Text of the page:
Skip to content

Reversing the HIV Tide for Africa’s Mothers and Children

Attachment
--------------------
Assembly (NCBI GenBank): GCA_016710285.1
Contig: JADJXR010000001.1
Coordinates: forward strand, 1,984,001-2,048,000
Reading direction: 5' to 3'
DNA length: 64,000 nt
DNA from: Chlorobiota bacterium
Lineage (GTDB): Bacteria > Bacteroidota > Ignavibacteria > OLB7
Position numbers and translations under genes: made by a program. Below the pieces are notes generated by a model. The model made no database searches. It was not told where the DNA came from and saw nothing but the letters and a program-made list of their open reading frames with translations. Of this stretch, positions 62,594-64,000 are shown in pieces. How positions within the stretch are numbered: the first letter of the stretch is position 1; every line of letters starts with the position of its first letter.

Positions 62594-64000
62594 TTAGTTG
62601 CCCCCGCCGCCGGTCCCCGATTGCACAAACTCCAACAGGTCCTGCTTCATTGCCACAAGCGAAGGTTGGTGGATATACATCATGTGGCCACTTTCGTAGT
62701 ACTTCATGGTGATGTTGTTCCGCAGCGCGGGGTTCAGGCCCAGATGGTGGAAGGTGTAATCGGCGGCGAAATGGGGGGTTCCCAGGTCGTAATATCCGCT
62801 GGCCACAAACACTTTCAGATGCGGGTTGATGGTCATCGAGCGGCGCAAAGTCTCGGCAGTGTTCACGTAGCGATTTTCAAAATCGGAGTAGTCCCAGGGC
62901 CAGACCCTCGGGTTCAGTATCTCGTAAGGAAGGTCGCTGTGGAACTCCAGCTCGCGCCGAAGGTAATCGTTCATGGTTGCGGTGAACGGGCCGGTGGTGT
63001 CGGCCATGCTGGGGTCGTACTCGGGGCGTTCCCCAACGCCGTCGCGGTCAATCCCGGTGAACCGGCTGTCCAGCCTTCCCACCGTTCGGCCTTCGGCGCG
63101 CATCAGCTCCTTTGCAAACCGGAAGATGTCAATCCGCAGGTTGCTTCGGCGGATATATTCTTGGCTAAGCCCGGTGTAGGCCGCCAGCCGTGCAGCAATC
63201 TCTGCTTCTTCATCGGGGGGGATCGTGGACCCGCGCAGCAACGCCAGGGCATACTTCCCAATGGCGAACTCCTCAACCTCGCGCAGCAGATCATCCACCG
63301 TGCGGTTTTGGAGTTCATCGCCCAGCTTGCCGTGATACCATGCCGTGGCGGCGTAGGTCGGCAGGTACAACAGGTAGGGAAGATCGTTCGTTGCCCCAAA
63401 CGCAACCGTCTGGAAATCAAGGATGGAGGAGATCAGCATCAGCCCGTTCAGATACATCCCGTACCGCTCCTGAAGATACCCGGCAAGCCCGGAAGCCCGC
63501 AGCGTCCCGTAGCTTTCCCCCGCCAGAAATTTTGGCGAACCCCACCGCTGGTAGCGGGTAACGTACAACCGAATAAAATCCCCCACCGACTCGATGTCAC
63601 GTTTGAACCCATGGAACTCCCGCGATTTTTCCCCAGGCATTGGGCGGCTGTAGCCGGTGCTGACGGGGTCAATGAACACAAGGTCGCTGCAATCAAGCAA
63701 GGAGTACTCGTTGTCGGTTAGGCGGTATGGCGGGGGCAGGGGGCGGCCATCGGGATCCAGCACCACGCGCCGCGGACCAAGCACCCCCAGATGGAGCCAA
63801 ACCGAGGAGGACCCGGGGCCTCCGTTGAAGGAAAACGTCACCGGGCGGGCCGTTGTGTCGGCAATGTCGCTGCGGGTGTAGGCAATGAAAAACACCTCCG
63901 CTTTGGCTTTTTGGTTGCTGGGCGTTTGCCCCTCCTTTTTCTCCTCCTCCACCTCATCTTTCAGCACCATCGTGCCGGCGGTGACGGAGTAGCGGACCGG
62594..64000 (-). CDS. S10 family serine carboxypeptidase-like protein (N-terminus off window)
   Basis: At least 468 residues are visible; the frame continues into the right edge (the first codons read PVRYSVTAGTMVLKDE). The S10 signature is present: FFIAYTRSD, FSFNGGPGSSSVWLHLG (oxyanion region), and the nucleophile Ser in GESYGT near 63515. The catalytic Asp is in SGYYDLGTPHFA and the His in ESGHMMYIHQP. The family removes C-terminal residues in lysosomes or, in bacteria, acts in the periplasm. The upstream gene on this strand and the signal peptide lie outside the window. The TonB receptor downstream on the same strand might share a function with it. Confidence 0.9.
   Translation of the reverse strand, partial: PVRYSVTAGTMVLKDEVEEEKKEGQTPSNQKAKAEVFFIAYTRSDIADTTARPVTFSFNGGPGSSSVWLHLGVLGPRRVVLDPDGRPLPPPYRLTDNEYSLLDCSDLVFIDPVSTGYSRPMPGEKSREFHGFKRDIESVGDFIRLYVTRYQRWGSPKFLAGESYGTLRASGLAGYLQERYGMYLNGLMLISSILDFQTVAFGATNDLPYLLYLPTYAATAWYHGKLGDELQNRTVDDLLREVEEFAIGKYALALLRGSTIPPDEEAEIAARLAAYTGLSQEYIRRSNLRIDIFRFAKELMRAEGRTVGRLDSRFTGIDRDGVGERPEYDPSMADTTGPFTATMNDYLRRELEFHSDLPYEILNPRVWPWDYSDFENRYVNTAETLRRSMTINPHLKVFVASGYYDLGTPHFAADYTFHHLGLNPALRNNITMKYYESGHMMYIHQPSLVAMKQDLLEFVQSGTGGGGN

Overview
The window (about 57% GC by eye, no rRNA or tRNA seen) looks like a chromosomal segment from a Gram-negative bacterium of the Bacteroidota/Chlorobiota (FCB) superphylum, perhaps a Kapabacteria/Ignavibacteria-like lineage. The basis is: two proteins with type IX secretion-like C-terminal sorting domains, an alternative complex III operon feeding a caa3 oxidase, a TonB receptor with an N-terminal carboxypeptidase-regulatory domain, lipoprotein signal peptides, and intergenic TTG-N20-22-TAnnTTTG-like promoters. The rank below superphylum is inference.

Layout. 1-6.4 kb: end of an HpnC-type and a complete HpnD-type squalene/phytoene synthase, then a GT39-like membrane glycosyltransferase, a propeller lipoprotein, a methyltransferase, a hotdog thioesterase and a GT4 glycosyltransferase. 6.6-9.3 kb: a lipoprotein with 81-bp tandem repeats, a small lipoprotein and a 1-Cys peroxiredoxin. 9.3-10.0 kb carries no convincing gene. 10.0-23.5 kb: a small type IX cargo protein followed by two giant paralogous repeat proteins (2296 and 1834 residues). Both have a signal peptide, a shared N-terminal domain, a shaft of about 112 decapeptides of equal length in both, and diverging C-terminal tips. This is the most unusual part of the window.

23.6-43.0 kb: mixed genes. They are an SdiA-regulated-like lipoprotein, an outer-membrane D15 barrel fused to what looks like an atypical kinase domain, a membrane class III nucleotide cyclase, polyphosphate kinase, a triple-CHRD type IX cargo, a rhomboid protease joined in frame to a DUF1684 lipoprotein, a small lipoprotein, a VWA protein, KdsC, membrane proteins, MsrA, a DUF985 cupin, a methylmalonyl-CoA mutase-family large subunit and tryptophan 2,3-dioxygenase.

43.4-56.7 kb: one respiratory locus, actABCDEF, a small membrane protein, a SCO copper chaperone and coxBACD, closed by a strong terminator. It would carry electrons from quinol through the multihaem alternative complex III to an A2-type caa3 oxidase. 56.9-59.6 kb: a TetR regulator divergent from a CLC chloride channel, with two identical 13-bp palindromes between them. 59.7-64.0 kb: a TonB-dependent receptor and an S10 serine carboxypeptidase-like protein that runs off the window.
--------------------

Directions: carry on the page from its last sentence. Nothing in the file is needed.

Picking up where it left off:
The introduction of antiretroviral drugs has resulted in a remarkable decline in mother-to-child transmission of HIV. New infections among children declined by 52% worldwide and 55% in sub-Saharan Africa between 2010 and 2019. Sub-Saharan Africa accounts for eight out of ten new infections among children. Research suggests that new infections among children in this region have fallen from 283,000 in 2010 to 126,000 in 2019, but progress is uneven. While most countries in southern and eastern Africa have scaled up their prevention programmes and achieved results, the countries in west and central Africa are lagging. Some countries have even recorded an increase in mother-to-child transmission of HIV. Uneven transmission mirrors the gaps in testing of pregnant women. For example, South Africa has reduced mother-to-child transmission to less than 4% by 2016 by ramping up testing of pregnant women and providing antiretroviral therapy. But in most west and central African countries, the rate of prenatal testing is low and the average transmission rate is 20%.